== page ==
75 years ago, the Partisan Review sent out a questionnaire to a number of prominent writers, asking them about their work, politics, and identities. In 2011, we updated the questionnaire and elicited responses from 29 contemporary writers, including Marilynne Robinson, George Saunders, Roxane Gay, Philipp Meyer, and more. Now, as Full Stop turns four years old, we are, for the first time, asking our readers for donations, which will help us pay more talented young writers and take on new projects in the coming months. Click here to donate. As a token of gratitude and a preview of what’s to come, everyone who donates will receive a digital copy of the Situation responses. In honor of the release, Full Stop is publishing three new responses to the questionnaire this week.
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Chris Kraus is a novelist, filmmaker, art critic, and the editor of the Semiotext(e) Native Agents series. Her most recent novel, Summer of Hate, is a suspenseful love story and exposé of the criminalization of poverty in Bush-era America.
Does literature have a responsibility to respond to popular upheaval?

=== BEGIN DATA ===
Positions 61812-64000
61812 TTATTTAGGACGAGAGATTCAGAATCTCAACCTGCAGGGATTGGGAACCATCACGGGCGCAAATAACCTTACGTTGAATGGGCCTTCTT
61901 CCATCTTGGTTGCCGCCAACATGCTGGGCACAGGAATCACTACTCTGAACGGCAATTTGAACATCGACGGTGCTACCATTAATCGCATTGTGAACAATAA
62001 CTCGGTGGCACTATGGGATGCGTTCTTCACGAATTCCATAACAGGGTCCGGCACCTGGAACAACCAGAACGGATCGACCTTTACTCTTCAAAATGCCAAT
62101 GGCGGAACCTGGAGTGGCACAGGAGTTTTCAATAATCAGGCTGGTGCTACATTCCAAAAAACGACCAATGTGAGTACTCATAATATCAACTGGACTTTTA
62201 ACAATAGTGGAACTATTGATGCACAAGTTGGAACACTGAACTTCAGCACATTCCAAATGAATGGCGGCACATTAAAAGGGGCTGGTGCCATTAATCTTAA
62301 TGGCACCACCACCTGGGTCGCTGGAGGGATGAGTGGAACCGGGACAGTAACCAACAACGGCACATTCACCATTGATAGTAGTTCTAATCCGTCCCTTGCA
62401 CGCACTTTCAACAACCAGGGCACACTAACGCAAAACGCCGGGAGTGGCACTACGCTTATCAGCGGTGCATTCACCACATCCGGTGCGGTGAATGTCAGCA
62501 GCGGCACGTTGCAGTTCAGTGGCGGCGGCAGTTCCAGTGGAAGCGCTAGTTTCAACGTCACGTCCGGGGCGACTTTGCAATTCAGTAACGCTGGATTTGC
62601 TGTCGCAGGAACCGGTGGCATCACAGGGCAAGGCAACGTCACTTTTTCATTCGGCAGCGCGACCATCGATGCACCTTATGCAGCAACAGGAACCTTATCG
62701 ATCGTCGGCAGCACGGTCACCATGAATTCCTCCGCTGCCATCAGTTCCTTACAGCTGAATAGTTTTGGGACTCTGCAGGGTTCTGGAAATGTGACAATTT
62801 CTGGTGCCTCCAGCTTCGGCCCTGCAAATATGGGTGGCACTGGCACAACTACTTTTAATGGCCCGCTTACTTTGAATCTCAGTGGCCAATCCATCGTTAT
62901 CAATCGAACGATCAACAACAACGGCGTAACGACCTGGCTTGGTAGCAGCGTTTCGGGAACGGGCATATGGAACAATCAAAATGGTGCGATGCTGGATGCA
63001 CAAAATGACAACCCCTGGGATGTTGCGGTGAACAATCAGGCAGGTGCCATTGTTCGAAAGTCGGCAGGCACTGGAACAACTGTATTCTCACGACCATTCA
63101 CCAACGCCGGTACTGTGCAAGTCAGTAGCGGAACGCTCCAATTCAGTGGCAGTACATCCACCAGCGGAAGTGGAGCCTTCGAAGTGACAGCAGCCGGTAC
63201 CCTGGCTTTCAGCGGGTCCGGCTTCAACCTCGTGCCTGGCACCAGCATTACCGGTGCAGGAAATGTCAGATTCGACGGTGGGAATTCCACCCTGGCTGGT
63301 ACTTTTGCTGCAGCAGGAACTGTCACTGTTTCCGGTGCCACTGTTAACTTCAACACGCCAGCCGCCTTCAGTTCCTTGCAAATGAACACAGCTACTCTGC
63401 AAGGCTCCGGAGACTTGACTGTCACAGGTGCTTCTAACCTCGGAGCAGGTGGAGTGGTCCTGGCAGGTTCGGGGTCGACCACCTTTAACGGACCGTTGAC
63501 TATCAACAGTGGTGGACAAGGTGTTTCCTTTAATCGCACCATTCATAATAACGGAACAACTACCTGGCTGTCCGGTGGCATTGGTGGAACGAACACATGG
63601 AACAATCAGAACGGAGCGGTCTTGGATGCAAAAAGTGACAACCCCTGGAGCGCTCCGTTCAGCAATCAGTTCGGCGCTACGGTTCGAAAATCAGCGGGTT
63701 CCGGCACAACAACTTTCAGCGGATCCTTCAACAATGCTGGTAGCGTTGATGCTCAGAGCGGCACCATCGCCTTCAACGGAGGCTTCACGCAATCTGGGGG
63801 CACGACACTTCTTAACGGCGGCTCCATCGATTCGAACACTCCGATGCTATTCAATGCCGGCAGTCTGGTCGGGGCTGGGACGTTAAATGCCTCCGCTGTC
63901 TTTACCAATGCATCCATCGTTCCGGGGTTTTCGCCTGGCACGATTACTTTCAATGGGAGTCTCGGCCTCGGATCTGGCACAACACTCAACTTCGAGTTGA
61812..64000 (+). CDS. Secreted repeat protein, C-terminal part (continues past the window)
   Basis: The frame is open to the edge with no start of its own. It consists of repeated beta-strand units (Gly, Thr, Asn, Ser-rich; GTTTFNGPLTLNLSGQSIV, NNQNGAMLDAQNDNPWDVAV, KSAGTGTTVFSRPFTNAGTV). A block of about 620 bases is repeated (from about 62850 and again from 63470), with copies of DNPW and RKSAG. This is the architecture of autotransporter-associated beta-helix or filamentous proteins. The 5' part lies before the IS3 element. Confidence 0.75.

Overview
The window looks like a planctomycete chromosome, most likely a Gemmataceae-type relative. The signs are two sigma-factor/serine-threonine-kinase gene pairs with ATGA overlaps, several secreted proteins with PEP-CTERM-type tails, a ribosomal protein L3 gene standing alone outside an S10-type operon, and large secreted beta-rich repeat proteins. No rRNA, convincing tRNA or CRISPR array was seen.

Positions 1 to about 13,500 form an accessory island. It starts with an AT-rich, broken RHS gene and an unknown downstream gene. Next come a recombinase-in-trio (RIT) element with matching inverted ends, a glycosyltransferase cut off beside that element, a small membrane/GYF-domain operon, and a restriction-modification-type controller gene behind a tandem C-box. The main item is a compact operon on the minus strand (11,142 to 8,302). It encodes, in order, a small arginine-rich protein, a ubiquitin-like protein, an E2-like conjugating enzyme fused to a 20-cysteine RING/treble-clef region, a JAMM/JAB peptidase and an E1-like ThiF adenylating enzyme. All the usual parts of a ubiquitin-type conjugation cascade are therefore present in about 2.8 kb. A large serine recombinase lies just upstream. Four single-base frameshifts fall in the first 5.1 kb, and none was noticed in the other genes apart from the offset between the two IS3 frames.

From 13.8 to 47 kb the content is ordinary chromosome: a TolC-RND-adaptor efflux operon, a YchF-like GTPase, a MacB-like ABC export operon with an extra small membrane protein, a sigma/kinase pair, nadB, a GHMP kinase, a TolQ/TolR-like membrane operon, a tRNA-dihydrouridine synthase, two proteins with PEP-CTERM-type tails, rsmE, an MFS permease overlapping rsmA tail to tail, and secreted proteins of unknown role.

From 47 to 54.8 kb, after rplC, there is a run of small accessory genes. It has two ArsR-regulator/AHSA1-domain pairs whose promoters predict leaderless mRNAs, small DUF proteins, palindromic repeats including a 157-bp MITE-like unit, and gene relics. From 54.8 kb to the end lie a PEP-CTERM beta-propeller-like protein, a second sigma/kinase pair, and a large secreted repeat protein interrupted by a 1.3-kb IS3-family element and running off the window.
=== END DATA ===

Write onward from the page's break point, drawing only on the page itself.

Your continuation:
Not in a literal way. The question belongs to the Partisan Review era, when the notion of “popular upheaval” was less suspect and cynical, when upheavals weren’t expected to have been stage-managed. Still, even during that era, the most seemingly apolitical modernist writers responded to the spread of fascism in a displaced and poetic way. Sylvere Lotringer talks about this in his recent monograph The Miserables — the extremity of Artaud’s writing was an extrapolation from, or mirror of, the psychic atmosphere of that era. Any writing that doesn’t respond in some way to its time is autistic.
Do you think of yourself as writing for a definite audience? If so, how would you describe this audience? Would you say that the audience for serious American writing has grown or contracted in the last ten years?
I don’t know about the last question. It’s taken longer than ten years to shrink, maybe a century. Michael Silverblatt wrote a wonderful column for Good magazine about reading. He mentions Randall Jarrell’s 1962 essay about the Appleton school readers, produced for American fifth-graders in the 1880s, that included works by Coleridge, Dickens, Cervantes, Shakespeare, Thoreau and Poe.
So far my work hasn’t been taken that seriously in the literary world, but it circulates widely within the art world. The audience is younger, and has a different culture — the art world reads less fiction maybe, but more philosophy and critical theory. Also, the art world reads poetry.
Do you place much value on the criticism your work has received? For the past decade we’ve seen a series of cuts to predominant literary magazines and literary supplements, and in response, criticism has moved online. Do you think this move to the non-professional realm has made literary criticism more or less of an isolated cult?